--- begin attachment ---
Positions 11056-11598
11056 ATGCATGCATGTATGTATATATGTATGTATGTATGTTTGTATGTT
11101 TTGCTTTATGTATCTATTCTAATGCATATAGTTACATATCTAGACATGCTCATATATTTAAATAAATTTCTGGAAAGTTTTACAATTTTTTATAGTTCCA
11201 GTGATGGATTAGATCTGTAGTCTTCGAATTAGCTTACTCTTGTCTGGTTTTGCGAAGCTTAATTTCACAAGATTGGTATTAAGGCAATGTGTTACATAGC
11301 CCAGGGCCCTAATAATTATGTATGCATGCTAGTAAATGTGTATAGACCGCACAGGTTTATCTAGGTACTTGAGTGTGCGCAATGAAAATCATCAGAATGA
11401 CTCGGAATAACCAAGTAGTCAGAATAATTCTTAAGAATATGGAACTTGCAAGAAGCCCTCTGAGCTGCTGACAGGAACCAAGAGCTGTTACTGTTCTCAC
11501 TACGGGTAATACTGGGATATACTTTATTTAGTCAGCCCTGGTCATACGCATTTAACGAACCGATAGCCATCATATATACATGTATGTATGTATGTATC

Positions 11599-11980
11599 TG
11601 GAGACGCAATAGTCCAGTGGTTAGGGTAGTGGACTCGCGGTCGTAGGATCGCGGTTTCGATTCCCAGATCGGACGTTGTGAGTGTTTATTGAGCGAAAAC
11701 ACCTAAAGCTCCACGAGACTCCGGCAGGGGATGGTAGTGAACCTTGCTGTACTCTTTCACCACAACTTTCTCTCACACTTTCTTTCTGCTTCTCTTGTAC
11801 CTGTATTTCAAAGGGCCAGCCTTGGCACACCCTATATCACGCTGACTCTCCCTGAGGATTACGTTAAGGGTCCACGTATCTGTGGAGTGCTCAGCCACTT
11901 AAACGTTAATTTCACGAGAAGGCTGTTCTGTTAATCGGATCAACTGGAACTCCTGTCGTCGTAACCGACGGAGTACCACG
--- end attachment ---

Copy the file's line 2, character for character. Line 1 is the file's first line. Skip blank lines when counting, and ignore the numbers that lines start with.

11056 ATGCATGCATGTATGTATATATGTATGTATGTATGTTTGTATGTT